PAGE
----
Over the next five years several new American LNG terminals permitted for export to non-FTA (Free Trade Agreement) countries are slated to debut. This can only be welcome news for U.S.-based shale gas drillers: the current downturn in the price of oil has coincided with substantial declines across the board in the commodity complex, and natural gas has not been an exception. While this sell-off may bring into question groundbreaking on new LNG facilities, the present price declines are not expected to halt construction on any terminals being built currently as most of their planned capacity has already been pre-sold to overseas buyers.
While any added demand for their product LNG exports cause is likely to be welcome to American shale operators, exactly how much of an effect these exports will have on the price of natural gas in the U.S. is an open question. On one hand, the U.S. Energy Information Administration (EIA) has released a study claiming that LNG exports will be mostly beneficial for the country, with a modest impact on natural gas prices as increased demand from LNG exports is offset by increased domestic production. On the other hand, a report by Charles River Associates for Dow Chemical claims just the opposite – that this increase in demand due to LNG will cause natural gas prices to rise substantially over time in the U.S., hurting domestic manufacturers who currently benefit from the low cost of this crucial energy source.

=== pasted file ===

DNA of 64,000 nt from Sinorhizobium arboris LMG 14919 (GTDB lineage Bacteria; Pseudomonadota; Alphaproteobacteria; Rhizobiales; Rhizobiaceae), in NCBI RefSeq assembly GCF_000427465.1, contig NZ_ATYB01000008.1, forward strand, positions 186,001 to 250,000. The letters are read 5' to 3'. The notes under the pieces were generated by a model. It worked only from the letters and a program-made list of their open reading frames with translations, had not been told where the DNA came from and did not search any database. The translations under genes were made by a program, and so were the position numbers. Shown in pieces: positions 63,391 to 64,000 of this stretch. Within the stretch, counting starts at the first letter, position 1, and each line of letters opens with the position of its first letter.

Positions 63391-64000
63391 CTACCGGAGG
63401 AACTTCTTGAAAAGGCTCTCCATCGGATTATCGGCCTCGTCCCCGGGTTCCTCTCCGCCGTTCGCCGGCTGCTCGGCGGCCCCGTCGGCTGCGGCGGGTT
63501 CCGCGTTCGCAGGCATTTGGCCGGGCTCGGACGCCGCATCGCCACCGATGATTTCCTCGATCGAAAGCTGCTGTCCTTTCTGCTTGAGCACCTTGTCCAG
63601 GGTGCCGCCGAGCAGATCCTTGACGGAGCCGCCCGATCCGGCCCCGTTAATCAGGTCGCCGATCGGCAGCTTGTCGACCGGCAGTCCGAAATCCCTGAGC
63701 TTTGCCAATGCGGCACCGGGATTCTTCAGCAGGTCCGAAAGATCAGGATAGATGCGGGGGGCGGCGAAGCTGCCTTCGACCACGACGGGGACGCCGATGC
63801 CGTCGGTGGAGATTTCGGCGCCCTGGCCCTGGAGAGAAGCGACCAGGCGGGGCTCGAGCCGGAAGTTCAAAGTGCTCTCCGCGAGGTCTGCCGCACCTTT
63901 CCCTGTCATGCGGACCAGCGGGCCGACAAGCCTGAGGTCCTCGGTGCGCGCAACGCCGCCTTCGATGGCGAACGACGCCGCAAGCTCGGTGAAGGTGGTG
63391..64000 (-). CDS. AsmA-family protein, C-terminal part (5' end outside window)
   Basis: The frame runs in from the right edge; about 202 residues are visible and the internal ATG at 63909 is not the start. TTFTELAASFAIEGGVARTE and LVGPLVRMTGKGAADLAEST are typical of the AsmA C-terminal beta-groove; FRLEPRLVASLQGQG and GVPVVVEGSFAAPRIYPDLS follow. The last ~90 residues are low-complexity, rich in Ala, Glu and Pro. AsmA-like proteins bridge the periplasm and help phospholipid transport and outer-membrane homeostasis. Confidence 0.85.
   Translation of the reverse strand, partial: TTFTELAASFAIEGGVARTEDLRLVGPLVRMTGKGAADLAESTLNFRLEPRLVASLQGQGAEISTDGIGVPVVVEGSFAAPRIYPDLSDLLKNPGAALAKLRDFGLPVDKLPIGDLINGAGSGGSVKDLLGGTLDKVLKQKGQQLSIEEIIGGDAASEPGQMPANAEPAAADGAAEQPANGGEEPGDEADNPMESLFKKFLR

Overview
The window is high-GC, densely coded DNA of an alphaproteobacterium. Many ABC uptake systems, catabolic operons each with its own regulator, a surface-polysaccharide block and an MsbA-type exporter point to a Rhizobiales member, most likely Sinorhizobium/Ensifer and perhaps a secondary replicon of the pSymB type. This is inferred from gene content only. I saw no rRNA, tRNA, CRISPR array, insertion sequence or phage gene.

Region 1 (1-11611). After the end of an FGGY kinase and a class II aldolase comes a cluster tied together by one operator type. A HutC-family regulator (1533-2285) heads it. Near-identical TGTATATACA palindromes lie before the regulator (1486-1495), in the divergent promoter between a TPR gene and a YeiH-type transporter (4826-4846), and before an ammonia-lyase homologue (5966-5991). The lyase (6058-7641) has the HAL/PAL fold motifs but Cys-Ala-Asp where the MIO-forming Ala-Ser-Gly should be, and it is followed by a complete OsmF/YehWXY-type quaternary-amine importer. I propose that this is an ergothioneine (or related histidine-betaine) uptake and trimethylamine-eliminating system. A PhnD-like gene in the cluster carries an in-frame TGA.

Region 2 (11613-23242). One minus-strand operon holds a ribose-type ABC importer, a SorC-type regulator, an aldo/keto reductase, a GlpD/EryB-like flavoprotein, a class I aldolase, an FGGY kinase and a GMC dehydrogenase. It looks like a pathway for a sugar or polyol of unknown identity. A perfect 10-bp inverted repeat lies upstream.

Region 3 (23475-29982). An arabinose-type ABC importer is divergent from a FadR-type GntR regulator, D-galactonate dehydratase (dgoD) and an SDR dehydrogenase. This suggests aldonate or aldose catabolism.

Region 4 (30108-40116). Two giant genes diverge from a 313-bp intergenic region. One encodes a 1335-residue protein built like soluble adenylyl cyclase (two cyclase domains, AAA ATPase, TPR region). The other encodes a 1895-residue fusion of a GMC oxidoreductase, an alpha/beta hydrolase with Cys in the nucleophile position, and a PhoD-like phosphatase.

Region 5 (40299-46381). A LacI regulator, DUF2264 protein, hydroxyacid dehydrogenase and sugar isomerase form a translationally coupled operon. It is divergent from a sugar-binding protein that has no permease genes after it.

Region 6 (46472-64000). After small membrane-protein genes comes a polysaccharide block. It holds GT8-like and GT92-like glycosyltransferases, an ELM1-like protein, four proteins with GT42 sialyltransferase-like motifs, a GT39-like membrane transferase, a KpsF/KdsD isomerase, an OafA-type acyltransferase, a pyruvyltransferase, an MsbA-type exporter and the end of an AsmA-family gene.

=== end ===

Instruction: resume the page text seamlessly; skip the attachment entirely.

The full article, along with all maps and graphs, is available in Issue 1 of Shale Gas International Magazine and can be found on page 43.